This study shows the benefits of downtime for our memory, focus, and attentiveness. Similar patterns have been observed in school students. A 2016 study by psychologist Karrie Godwin found that, during longer lessons, young primary school students were distracted about a quarter of the time. However, during shorter lessons, with more frequent breaks, attention and engagement skyrocketed. Ultimately, they determined that it was more effective to give students more breaks, settling on several 10-minute lessons rather than fewer 30-minute lessons.
On a larger scale, a similar pattern is evident in studies of the 4-day workweek. One study from Iceland found that when workers reduced their hours from 40 to 35 per week, productivity stayed constant or rose in most workplaces. Likewise, Microsoft Japan tested a 4-day work week and saw productivity increase by 40%.
While this might seem paradoxical, giving workers more breaks allows them more downtime to rest, reset, relax, and ultimately increase productivity. In these instances, less is definitely more.
As anyone who has ever had to work long shifts will tell you, breaks are beneficial for many self-evident reasons: mental health, physical health, memory, and even attentiveness. Plus, who doesn’t like taking a 10-minute break to grab a coffee and a snack? When it comes to productivity, taking regular breaks is equally important. While this might seem counterintuitive to some people — how can working less be more productive? — a recent Microsoft study analysed the benefits of taking breaks, concluding that our brains need regular breaks to maintain productivity.
During the study, 14 people attended Zoom meetings while wearing electroencephalogram (EEG) equipment — a cap to monitor the electrical activity in their brains. On the first day of testing, participants attended four back-to-back half-hour meetings, all on different topics. The following day, these meetings were interspersed with 10-minute breaks, during which time the participants completed a guided meditation.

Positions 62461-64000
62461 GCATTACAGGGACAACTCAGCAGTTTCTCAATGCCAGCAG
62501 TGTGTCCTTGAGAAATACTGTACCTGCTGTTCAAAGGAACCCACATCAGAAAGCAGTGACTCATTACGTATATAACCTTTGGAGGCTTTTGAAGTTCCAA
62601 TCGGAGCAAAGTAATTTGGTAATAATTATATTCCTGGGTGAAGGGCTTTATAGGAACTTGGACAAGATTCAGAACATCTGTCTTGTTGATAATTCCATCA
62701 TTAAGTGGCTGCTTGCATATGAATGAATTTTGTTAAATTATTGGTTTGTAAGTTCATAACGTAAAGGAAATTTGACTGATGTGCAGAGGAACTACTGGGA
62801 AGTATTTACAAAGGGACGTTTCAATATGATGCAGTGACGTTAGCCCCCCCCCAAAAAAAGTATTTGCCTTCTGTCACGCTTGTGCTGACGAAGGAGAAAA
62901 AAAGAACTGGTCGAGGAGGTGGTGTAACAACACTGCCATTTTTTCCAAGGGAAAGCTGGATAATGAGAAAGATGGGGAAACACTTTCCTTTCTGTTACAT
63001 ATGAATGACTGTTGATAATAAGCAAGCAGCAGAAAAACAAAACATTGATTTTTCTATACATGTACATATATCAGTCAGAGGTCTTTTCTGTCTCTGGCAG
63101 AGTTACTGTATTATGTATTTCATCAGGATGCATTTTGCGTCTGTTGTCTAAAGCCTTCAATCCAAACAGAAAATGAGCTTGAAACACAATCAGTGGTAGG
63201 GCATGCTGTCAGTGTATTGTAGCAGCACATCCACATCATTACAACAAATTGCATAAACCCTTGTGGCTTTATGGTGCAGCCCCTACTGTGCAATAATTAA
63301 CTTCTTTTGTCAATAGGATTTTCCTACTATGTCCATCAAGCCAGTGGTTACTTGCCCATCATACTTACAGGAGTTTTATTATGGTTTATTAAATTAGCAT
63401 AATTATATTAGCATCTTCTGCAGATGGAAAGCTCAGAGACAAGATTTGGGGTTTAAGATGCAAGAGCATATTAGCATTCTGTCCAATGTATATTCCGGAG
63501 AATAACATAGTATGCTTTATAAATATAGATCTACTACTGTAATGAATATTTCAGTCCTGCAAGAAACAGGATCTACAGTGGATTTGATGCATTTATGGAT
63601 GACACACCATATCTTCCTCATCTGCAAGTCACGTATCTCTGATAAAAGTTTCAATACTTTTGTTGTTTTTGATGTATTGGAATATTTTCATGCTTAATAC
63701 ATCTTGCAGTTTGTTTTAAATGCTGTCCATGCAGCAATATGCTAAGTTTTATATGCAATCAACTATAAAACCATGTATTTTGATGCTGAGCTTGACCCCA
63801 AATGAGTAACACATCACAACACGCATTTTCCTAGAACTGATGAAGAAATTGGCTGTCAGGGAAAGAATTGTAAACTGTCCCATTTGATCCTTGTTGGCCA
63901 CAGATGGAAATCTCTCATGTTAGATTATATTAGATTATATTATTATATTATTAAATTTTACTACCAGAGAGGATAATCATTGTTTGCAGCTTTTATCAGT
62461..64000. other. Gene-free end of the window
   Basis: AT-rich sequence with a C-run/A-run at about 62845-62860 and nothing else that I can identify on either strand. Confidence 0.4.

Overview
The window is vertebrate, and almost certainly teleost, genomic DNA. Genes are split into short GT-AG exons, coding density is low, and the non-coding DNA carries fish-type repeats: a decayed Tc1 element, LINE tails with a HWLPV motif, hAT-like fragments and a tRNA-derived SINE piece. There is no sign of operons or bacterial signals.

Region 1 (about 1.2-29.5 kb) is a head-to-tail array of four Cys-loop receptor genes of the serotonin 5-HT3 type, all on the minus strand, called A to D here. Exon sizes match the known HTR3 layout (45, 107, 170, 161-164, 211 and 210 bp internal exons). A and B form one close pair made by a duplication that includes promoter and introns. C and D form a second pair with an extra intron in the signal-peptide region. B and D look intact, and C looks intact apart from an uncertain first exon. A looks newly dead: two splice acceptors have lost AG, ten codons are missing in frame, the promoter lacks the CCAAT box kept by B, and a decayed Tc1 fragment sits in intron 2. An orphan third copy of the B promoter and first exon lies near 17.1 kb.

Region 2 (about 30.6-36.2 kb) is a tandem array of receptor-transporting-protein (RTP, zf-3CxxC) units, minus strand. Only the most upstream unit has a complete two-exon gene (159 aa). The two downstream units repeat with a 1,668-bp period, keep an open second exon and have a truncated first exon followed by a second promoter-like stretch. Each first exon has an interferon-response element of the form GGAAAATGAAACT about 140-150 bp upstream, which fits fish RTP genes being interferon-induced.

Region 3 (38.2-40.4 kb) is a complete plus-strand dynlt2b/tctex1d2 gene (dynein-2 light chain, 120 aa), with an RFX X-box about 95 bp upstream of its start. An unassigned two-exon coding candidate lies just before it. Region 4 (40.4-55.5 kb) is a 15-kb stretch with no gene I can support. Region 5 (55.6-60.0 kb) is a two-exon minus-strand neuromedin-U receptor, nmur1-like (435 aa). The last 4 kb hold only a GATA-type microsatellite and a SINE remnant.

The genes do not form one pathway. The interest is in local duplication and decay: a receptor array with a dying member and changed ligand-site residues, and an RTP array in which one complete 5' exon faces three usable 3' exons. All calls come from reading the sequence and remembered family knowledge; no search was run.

Following the study, researchers found three key takeaways:
Raise your hand if back-to-back meetings stress you out. Well, according to Microsoft’s research, you’re not alone. During the study, beta waves, which are associated with stress, accumulated in participants' brains when attending back-to-back meetings. In other words, participants became increasingly stressed during back-to-back meetings.
On the other hand, when participants took a break between meetings, beta wave activity dropped, allowing for a reset. As such, participants entered the following meeting feeling more relaxed, as beta wave activity held steady and never had the chance to accumulate.
We all know the feeling: you’re on your third consecutive meeting, your colleague is presenting an important slide deck, you’re trying your best to focus, but your mind keeps wandering, eventually drifting off into daydreams. Luckily, science now backs up these feelings.
According to Microsoft’s research, participants who took meditation breaks between meetings showed brainwave patterns with positive levels of frontal alpha asymmetry, which correlates to higher focus and engagement.
In contrast, participants who didn’t take breaks had (you guessed it!) negative levels of frontal alpha symmetry, suggesting negative engagement during the meeting.
Put simply, not taking breaks between meetings made it far more difficult for people to focus.
Finally, researchers noticed that if participants didn’t take breaks, stress levels spiked when transitioning between meetings. For participants who did take breaks, stress levels decreased during this period.
According to Michael Bohan, who oversaw the research, this is because “you’re coming to the end of the meeting, knowing you have another one coming right up, and you’re going to have to switch gears and use your brain to think hard about something else.”
“Our research shows breaks are important, not just to make us less exhausted by the end of the day, but to actually improve our ability to focus and engage while in those meetings,” he adds.
Ultimately, the message is clear: to maintain focus and engagement, reduce stress, and improve productivity, breaks are vital. To function at your best, breaks should be factored in as a regular part of your daily workload; just like checking your emails, replying to Slack messages, and attending meetings.
While old-school thinking may perceive taking a break as lazy or unproductive, nothing could be further from the truth. In reality, breaks are one of the best productivity tools in your arsenal. So, next time you hit a brick wall at work, remember this breaking news: your brain needs breaks, and so do you.